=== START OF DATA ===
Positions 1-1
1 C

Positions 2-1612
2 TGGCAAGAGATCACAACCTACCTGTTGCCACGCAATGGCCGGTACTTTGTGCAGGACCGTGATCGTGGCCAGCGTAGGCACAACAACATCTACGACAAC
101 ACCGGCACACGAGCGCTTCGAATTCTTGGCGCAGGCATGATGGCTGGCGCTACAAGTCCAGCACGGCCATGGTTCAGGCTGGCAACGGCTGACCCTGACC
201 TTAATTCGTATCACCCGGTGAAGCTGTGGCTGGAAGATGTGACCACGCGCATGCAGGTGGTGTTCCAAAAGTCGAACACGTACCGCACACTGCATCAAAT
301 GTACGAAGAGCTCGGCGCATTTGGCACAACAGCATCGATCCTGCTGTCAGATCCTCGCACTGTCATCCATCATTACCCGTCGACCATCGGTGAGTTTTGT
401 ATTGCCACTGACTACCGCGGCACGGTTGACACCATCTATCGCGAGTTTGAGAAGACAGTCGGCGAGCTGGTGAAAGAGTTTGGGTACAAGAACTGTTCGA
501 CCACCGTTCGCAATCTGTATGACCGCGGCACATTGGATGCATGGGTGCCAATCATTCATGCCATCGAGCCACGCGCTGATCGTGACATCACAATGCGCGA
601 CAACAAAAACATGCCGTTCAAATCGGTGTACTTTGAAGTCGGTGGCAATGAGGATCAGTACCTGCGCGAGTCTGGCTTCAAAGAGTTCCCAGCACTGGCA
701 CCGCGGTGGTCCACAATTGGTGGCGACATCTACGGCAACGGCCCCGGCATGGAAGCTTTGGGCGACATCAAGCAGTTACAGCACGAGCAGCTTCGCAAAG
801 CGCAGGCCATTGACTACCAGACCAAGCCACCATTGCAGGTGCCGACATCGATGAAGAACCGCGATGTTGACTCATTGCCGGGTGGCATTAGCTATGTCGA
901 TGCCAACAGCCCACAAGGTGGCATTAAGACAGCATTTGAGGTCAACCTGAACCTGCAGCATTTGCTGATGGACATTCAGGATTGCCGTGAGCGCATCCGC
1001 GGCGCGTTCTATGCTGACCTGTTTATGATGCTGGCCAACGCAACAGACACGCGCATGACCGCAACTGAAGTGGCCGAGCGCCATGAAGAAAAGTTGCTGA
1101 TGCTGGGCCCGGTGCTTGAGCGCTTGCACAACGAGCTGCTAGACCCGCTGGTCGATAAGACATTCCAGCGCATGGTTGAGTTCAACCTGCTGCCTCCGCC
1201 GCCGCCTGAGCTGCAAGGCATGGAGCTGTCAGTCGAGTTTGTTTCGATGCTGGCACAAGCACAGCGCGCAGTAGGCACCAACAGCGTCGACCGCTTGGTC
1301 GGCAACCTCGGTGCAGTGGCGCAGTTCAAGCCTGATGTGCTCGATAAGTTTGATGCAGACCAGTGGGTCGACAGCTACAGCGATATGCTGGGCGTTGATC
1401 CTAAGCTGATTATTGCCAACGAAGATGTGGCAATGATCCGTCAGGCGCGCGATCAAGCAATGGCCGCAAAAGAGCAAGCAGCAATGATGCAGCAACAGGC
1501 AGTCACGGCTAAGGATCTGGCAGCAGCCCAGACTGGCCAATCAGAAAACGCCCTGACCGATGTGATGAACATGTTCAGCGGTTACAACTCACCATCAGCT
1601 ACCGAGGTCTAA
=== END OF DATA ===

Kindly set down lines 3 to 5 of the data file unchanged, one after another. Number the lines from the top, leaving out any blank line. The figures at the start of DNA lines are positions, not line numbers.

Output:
Positions 2-1612
2 TGGCAAGAGATCACAACCTACCTGTTGCCACGCAATGGCCGGTACTTTGTGCAGGACCGTGATCGTGGCCAGCGTAGGCACAACAACATCTACGACAAC
101 ACCGGCACACGAGCGCTTCGAATTCTTGGCGCAGGCATGATGGCTGGCGCTACAAGTCCAGCACGGCCATGGTTCAGGCTGGCAACGGCTGACCCTGACC